The future cyber economy

This is an edited excerpt from the New Scientist report, Gamechangers: Automation and Artificial Intelligence.

" The peer-to peer economy in just a few years has created a virtual hotel empire with more rooms than the largest hotel chain in the world."
Sally Adee, Editor, GameChangers

In 1959, Marvin Minsky and his colleague John McCarthy founded the MIT Artificial Intelligence Project. The men were convinced computers could be made as smart as humans – and then smarter.

McCarthy thought functioning AI systems were only a decade away. Around the same time, another researcher, Herbert Simon of CMU, predicted a computer would be the world chess champion by 1967.

McCarthy and Simon were wildly wrong – so much so that in 1972 Hubert Dreyfus, a philosophy professor at the University of California, Berkeley, wrote What Computers Can’t Do, citing “game playing, language translating, problem solving, and pattern recognition” as key things humans can do and that computers can’t.

Dreyfus was proved wrong in 1997, when IBM’s Deep Blue program beat the world chess champion. If you try to plot a straight line from 1959 to 1972 to 1997 and extrapolate, it won’t make sense. Either Dreyfus was mad, or Deep Blue didn’t really beat Garry Kasparov. In fact, it’s the line that’s wrong.

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Technological progress in AI seems to track (and may even be faster than) Moore’s law, which is an exponential curve – the sort that plods along, rising slowly, until it suddenly starts shooting skyward like a rocket. It’s the slow start that’s deceptive.

Think of the ancient question filling a chessboard with grains of rice. In the first square, where a castle stands, you put one grain; in the neighbouring knight’s square, two grains; in the bishop’s square, four. Traverse the entire board, each time doubling the number of grains.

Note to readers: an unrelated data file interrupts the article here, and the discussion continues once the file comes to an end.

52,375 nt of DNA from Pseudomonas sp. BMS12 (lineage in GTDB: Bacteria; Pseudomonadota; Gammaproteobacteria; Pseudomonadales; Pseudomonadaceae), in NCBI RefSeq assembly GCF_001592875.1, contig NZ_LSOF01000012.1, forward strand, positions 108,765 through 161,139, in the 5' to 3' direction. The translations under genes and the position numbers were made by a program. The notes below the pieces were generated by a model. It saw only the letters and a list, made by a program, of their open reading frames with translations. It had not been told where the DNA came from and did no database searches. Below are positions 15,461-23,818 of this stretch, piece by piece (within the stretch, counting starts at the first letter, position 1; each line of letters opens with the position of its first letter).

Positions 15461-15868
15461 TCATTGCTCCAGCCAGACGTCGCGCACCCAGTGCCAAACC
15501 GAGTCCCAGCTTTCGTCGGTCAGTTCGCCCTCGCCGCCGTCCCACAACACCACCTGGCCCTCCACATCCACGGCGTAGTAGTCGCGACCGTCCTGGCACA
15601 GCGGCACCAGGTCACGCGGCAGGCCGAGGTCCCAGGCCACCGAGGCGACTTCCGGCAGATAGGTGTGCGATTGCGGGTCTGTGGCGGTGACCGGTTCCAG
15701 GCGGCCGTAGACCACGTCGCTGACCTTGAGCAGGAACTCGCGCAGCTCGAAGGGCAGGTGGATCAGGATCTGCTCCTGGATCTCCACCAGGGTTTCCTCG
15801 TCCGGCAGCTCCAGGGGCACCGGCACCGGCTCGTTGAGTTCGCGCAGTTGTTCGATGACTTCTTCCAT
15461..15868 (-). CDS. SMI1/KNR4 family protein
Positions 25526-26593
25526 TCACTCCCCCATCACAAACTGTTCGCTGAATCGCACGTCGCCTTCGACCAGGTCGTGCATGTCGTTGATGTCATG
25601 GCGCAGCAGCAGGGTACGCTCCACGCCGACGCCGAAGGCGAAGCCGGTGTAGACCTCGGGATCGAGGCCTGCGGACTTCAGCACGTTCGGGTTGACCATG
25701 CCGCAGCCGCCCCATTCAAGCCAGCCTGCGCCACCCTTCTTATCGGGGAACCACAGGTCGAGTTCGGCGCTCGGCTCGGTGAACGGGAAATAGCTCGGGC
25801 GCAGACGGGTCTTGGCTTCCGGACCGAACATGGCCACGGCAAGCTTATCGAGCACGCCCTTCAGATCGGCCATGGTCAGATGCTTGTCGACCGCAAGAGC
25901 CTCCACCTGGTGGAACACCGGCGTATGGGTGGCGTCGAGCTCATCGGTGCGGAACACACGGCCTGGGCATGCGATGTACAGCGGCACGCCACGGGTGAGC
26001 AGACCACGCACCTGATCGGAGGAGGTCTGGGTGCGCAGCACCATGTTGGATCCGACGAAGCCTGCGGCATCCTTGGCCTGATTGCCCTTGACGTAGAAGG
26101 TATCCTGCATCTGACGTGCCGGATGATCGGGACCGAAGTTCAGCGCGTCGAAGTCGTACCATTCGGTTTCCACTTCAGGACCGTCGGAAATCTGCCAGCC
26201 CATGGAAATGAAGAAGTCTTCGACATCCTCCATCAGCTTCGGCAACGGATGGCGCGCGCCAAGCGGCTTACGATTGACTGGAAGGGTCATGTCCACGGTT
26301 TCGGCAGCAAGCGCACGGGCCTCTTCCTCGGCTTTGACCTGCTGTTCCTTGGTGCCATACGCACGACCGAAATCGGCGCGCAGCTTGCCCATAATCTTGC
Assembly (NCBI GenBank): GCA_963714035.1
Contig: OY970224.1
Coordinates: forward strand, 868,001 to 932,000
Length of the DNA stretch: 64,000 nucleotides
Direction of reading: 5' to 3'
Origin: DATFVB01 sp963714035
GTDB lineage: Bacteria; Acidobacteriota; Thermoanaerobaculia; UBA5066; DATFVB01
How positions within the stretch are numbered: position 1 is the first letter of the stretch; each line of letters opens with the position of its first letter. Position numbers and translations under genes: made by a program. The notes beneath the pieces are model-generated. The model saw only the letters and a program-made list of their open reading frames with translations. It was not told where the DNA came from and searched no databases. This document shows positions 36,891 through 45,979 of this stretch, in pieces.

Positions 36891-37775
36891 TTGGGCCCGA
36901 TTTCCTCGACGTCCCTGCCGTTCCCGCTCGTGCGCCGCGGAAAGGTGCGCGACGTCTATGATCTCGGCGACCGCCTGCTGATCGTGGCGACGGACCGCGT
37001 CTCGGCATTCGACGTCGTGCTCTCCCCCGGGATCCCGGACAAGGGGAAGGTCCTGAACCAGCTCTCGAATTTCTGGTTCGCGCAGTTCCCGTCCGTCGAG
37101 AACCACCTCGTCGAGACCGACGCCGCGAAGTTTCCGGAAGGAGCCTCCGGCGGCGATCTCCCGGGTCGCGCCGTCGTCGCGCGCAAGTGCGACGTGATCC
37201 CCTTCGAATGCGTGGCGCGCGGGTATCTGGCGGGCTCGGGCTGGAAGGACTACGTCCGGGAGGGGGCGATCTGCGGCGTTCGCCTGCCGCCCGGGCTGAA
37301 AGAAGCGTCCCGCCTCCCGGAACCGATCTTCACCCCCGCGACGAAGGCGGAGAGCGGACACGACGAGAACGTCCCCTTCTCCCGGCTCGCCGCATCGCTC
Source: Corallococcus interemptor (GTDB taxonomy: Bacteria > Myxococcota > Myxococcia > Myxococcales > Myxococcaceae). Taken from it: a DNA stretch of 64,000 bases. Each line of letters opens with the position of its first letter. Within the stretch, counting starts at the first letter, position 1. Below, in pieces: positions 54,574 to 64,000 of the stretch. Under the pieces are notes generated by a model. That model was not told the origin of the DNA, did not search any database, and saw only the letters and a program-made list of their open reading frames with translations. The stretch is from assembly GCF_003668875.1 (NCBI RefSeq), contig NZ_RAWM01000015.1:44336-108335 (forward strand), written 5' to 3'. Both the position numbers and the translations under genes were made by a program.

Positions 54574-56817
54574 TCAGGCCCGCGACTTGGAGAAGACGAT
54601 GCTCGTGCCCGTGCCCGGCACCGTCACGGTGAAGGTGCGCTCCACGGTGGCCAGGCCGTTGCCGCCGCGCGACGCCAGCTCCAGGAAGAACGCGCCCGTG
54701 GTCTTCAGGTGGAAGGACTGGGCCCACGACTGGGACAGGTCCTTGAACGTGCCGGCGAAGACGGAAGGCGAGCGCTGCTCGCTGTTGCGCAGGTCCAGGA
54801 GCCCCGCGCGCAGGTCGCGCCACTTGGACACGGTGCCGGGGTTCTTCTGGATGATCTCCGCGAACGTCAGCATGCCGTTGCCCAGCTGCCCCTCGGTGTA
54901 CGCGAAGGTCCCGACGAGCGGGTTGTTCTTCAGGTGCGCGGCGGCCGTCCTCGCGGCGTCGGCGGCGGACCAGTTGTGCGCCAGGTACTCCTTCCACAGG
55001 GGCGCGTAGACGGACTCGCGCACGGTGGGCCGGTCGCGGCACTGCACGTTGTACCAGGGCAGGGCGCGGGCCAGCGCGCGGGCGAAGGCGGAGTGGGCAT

In the first decade or so of Moore’s Law, computer performance doubled annually. So if you equate computing performance to grains of rice, and start with a single grain in 1959, by 1972 you’d have about 8000 grains, or enough to serve lunch for four.

In 1996, you’d have about 4 million meals. By 2019, you’d have one trillion. In 2155 – which is when you’d fill the last square of the chessboard – you’d need 18 million trillion grains of rice, which equals 1.6 trillion times the world’s current annual harvest.

Even if Moore’s law levels off somewhat, it’s easy to see what looked like a lack of significant progress in the first 30 or 40 years of AI was really time spent laying the necessary groundwork for the field to really take off. That’s where we are right now.

We have systems that do pretty well at games (one just beat the world champion at Go, a much harder game than chess); language translation good enough for us to get around in a foreign capital; and software that can beat most humans at data analysis and optimisation – all of the things computers couldn’t do in 1972.

By 2109, we’ll have 1.2 billion, trillion, trillion grains of rice. We may not even be counting the rice correctly.


First, there’s the peer-to peer economy, which, in just a few years, has created a virtual hotel empire with more rooms than the largest hotel chain in the world. Are we accurately capturing the contributions of Airbnb – and Uber, Lyft, Lending Club and all the rest?

Then there’s the ever-increasing number and value of goods and services that are flat-out free – Wikipedia, Google Search, Linux, all those free apps on your phone.  

Consider one free service, WhatsApp. In September 2014, the economy benefited only from the salaries of its 55 employees. In October of that year, Facebook completed its purchase of Whatsapp for $US22 billion, making those 55 employees the most productive ones the planet has ever seen.

It’s also worth keeping in mind GDP is an increasingly limited tool for measuring productivity, let alone a healthy society. For example, per capita GDP might go down instead of up if we ever get the upper hand in fighting cancer, diabetes and dementia.

Quality of life is often ignored in economic analysis. The inflation-adjusted cost of a top-of-the-line television has declined twelvefold since 1948. But that doesn’t take into account the 1948 set had a 16-inch screen and displayed only two colours.

All told, traditional productivity statistics may be losing their relevance as a manufacturing and services economy morphs into a cybernetic one.

Sally Adee is technology feature editor at New Scientist

The views and opinions expressed in this communication are those of the author and may not necessarily state or reflect those of ANZ.

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